“It was just one stupid thing that happened…”

  • Book: One Stupid Thing
  • Location: Nantucket
  • Author: Stewart Lewis

Review Author: Yvonne@FictionBooks



Ahead of my review, I do have to come clean and admit that YA fiction is not a genre I tend to stray into too often. It is a long time ago since I qualified for reading inclusion in this age group, and I am in no doubt that the expectations and attitudes of Stewart’s modern day target audience, have advanced in leaps and bounds since then, so much so that often, to me as a reader, the lines seem very blurred between YA and adult fiction. This story is targeted at a 14-18 year readership and from my amateur eye, it seems to be pitch perfect.

The story gets going from the very first page, no preamble or scene setting, for readers keen to engage immediately. The storyline moves along at a good pace and with the constantly shifting sands of emphasis, towards an ending which although not quite as replete and satisfying as it might have been, is full of future hopes and latent potential for its cast of characters.

Told in clearly marked, seamlessly alternating chapters and narrated crisply from multiple viewpoints, this well developed, multi layered storyline is sympathetically told, with real heart and a little humour, by an author who is a consummate storyteller, totally in tune with his audience and knows exactly how to engage with them.

Some lovely, visually descriptive narrative and dialogue, transported me to beautiful Nantucket Island, with featured place names I could check in on and plot the action for myself. Now – if only I could drag myself away from the virtual golden sands and surf!

From an angst inducing accident, with tragic consequences at its core, this storyline rapidly evolves into a compelling and intriguing mystery thriller, which has many more sinister and deadly implications for this trio of guilt ridden teenagers and the individual demons they each choose to battle, alone and divided. A new friend they make one year later, who reunites them as a reluctant group, unwittingly opens a whole new can of worms, unleashing the potential to threaten the safety and the very lives of them all, with the information she has in her possession. Manipulating and using a little knowledge, based on some very thin evidence, may be a dangerous thing, but is it a risk worth taking, if exposing the truth can exonerate them from the crimes they are no longer certain they are responsible for and help them to uncover a glimmer of hope and redemption from all the tragedy events have caused?

As if shouldering the burden of their real or imagined guilt, which has torn their friendships apart, isn’t enough, each of the group of four has family and personal issues which are slowly eating away at them, destroying their confidence, swiping at their self-worth, and undermining the bedrock foundations of their fragile hold on any semblance of ‘normal’ family life. This quickly evolves into a secondary parallel story, which exposes and highlights the underlying multi-faceted flood of emotions and insecurities, which influence the aspirations and outlooks of such a dysfunctional, emotionally disturbed group of young people, explores how the actions and behaviour of strangers can help to rebuild and heal the rifts between them and ease their troubled minds, whilst helping them discover a renewed and rewarding sense of self-worth, thus making them comfortable in their own skins and assured of their individuality and identity.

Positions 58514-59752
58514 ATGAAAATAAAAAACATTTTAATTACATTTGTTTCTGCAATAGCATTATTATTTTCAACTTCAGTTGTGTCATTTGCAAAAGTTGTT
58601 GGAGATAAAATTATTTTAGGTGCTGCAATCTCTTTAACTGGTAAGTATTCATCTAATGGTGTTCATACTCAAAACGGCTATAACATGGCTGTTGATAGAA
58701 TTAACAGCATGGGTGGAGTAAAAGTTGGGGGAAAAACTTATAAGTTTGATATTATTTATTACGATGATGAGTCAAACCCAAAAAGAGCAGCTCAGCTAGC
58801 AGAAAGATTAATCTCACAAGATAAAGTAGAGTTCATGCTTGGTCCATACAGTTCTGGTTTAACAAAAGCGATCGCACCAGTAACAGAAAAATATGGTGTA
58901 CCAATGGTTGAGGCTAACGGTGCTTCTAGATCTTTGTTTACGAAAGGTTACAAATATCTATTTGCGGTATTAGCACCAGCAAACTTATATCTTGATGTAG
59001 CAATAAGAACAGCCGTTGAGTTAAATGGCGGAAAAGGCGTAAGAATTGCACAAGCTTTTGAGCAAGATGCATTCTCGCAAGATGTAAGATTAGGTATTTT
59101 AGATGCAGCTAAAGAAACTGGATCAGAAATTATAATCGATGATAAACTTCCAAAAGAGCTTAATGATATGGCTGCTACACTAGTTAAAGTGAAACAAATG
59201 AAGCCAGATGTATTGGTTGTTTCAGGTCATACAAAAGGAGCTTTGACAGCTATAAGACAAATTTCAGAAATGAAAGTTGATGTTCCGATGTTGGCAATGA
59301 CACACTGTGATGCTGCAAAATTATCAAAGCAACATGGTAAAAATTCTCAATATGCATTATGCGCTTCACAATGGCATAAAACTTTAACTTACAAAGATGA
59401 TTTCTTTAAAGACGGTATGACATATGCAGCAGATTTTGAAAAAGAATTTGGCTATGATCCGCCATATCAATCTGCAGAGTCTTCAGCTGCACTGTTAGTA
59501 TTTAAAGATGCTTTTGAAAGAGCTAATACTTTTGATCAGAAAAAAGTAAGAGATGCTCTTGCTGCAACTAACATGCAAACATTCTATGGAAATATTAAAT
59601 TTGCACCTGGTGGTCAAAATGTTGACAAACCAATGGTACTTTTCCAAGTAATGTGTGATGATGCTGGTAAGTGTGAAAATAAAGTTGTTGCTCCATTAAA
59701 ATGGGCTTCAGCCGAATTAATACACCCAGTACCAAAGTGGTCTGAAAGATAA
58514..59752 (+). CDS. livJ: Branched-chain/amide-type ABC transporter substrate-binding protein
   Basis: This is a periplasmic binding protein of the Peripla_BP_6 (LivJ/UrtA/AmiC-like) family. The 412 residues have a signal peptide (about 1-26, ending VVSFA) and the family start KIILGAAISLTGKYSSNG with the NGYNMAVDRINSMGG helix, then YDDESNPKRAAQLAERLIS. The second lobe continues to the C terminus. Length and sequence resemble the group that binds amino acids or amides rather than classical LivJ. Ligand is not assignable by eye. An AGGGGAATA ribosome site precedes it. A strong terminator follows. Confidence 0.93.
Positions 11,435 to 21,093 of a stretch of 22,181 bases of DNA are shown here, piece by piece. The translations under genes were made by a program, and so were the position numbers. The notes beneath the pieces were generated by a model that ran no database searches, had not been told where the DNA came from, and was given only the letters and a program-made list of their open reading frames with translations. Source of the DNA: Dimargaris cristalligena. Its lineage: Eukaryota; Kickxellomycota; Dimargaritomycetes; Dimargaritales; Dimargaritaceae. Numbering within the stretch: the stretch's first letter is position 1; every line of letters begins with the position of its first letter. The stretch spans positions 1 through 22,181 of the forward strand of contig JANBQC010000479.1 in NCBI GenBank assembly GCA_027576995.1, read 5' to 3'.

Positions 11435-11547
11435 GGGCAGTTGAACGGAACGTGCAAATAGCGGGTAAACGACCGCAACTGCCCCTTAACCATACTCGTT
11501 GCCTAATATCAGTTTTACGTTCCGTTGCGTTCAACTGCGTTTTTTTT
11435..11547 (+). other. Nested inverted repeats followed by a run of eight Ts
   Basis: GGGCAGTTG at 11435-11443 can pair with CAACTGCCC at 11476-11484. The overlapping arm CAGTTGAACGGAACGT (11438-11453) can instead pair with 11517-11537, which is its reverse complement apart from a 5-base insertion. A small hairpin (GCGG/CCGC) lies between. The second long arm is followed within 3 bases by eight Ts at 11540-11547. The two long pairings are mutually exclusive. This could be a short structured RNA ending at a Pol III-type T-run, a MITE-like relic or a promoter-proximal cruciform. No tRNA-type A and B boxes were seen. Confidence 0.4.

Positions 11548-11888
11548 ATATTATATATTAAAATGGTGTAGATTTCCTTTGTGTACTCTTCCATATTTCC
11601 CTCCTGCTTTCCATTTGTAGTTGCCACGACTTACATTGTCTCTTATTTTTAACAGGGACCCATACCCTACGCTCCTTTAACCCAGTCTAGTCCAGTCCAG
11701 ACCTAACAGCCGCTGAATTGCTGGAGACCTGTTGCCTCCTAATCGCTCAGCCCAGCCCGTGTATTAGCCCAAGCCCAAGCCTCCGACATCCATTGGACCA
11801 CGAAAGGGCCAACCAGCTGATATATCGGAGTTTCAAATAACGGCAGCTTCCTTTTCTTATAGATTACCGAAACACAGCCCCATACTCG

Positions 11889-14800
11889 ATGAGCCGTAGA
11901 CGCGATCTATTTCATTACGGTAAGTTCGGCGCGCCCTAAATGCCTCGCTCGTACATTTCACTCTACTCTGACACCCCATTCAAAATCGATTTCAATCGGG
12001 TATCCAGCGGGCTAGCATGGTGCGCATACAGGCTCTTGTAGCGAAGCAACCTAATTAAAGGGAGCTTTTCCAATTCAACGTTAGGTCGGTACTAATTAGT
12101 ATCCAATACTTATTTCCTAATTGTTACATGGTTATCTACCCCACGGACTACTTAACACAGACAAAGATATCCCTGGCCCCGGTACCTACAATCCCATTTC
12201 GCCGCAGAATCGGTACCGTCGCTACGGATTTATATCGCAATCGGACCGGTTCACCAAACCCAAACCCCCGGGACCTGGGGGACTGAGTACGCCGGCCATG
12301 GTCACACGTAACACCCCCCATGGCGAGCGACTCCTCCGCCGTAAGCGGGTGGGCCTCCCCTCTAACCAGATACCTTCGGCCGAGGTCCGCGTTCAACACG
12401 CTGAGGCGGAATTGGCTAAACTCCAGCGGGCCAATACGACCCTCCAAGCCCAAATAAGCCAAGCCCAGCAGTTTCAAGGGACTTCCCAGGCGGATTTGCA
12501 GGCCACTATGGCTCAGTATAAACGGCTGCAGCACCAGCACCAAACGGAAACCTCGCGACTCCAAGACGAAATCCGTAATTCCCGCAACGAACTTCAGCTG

Stewart has developed a cast of well defined and relatable characters, who grew exponentially in stature and maturity during the course of that one fateful year. I kept having to remind myself that they were all still only your typical teenagers, complete with all their regular emotional baggage and hang-ups, aside from the extra pressure and stress events in the recent past had placed on them. From that perspective they were not particularly easy for me to connect with, however that’s purely an age issue and I was still able to detect their vulnerabilities and their searching for a sense of belonging and purpose. Once they had collectively decided to put their past unspoken differences aside, their characters developed some real depth and meaning, with some good strong dynamics and synergy growing between them, which you just knew would transcend that teenage phase in their lives and keep them firm friends on into adulthood.

There were also a few poignant moments of teenage naivety and humour, which Stewart played to perfection, although to be fair, I really need to know which six year old precocious child genius he knows, who he used to model the character of Bryce. I’m still trying to work out whether he would be the perfect child protegee to live with, or the devil child from hell (no disrespect intended Stewart, if this was indeed a family member or a friend’s child). Whichever, he certainly gives Trevor a run for his money and I believe, helped him get his thoughts and feelings into some kind of perspective. Bryce added a nice touch of grounded humanity to the story!

“What seems to us as bitter trials are often blessings in disguise.”

—Oscar Wilde

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